Four-year-old Albert Michelson reached the California Gold Rush town of Murphy’s Camp in 1856, after a voyage that took him from his native Prussia (Poland today) to New York to Panama and on to San Francisco. His family had traveled across the world to start a miner’s supply store in Calaveras County, a time and place immortalized by author Mark Twain.
Fueled by riches of the gold claims, the ramshackle town rocked with gunfire, saloons and dance hall girls. Fire destroyed Murphy’s Camp in 1859, but the Michelsons rebuilt their home over the first-floor shop.
At age 13, Albert was sent to high school in San Francisco. By his graduation in 1869, his family had moved from the played out camp to the silver mining town of Virginia City, Nevada. When local Congressman Thomas Fitch announced he would appoint a state student to the U.S. Naval Academy, also known as Annapolis, on the basis of a written exam, Michelson almost secured the spot; he had tied with two others for first place. Yet Fitch appointed another candidate, who would later drop out of Annapolis.
Fitch pleaded with President Ulysses S. Grant to reserve one of his 10 Annapolis appointments for Michelson, writing that the boy’s father was a “member of the Israelite persuasion” as a positive factor, debunking a myth portrayed in Bonanza that Michelson experienced anti-Semitism. In that episode, Ben Cartwright helped Michelson get into Annapolis by overcoming the prejudice against Jews. Cartwright then assisted the teenager in building a device out of wagon wheels to measure the speed of light. The story is pure Hollywood, but it is based on real history.
The Transcontinental Railroad had only been completed the previous month when Michelson left for Washington, D.C. He was given the sad news that the President had already made his 10 choices. Yet after meeting with Michelson at the White House, President Grant ended up bending the rules to make room for Michelson.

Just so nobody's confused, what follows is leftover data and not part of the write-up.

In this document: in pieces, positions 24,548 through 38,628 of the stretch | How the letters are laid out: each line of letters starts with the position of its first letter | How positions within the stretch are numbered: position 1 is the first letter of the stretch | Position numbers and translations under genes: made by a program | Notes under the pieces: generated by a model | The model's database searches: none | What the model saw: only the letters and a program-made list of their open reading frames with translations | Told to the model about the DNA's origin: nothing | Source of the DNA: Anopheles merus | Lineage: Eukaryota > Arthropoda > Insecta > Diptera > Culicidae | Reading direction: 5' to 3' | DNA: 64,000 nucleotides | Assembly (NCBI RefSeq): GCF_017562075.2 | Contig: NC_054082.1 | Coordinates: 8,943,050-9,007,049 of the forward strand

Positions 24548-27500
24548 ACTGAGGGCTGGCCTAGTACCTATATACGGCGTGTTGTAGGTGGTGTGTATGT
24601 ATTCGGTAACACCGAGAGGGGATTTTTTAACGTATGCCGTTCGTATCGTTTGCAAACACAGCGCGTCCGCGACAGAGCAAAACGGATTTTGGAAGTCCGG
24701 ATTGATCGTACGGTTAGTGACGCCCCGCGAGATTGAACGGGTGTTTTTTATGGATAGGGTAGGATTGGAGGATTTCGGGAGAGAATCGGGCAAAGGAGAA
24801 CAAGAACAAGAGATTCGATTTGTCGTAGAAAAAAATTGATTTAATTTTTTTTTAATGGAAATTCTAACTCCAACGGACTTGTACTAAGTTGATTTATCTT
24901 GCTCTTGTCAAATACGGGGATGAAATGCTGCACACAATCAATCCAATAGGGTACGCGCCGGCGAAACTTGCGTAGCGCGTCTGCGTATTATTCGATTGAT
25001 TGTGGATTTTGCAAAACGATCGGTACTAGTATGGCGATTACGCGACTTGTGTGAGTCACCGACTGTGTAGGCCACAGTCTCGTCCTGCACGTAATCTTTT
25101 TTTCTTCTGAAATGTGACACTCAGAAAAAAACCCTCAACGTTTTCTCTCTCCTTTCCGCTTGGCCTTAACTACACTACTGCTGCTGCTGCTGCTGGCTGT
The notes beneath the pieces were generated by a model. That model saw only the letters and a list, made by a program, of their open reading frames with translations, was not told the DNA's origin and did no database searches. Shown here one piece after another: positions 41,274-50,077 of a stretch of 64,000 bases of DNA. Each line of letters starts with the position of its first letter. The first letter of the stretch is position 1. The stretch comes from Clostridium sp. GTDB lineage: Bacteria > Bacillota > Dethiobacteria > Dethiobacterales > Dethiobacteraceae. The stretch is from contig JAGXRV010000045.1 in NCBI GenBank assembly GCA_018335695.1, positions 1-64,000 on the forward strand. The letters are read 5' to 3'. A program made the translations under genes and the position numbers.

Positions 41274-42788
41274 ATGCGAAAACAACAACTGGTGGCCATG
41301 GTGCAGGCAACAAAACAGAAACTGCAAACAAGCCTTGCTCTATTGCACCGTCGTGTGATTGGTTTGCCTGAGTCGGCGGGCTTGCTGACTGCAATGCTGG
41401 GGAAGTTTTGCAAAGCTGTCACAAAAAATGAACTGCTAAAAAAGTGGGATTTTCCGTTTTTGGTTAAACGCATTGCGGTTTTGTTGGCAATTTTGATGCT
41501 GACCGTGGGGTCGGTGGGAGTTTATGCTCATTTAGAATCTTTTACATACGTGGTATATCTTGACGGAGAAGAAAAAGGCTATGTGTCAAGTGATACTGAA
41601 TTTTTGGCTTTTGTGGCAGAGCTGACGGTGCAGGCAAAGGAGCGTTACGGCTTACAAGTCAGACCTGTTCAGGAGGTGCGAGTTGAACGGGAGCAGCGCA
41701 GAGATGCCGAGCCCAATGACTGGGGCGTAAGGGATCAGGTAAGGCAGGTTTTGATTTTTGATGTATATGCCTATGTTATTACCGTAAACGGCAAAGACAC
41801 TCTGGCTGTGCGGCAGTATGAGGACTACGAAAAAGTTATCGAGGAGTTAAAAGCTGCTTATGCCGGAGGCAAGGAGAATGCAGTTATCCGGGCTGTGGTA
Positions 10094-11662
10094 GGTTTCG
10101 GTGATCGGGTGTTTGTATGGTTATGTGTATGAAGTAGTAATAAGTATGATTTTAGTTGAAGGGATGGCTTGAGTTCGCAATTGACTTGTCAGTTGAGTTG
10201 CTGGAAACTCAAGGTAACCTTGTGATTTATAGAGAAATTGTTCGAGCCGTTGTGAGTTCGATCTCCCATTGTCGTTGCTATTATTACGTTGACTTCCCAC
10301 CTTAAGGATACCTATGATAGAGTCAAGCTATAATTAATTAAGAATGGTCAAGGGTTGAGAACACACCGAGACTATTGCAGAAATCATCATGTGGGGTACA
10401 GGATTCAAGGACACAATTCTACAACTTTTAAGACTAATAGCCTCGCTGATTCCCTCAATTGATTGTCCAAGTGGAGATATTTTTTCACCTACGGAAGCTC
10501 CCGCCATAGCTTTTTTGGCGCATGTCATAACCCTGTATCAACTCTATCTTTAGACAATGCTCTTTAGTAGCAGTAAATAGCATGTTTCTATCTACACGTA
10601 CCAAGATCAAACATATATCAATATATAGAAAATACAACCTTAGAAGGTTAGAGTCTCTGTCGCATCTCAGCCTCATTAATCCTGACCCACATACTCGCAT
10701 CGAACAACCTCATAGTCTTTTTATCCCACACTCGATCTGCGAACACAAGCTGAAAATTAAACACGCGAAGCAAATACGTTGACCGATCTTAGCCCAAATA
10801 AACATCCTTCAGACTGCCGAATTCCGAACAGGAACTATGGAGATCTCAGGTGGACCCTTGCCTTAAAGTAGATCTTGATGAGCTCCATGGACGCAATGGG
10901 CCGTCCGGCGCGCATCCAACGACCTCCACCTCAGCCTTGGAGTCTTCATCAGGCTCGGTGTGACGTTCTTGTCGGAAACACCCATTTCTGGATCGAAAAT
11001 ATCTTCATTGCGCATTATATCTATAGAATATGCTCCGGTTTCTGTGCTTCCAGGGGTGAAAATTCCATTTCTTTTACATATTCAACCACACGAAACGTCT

At Annapolis, Michelson excelled in science and boxing, and graduated ninth in his class. He returned to Virginia City in 1873 before he reported for two years of sea duty. After several tours, he was assigned to teach physics at Annapolis, where, in 1878, he began his research that would lead him to become the first to accurately measure the speed of light.
The Virginia City Chronicle reprinted The New York Times story on his discovery, predicting “it would seem that the scientific world of America is destined to be adorned with a new and brilliant name.”
The local boy had made good. In 1907, he became the first American to win the Nobel Prize in physics, for his precision optical experiments. He continued to refine his measurements of the speed of light for the rest of his life, but died in Pasadena, California, at the age of 78, before the experiment concluded; the final figure was announced, posthumously, in 1933.
You can toast Michelson with a glass of wine at his childhood home, now housing Hovey Winery, in the heart of Murphys.
Greg Bailey is a journalist, playwright and former attorney based in St. Louis, Missouri. His work has been published in The Economist, American Heritage and Time.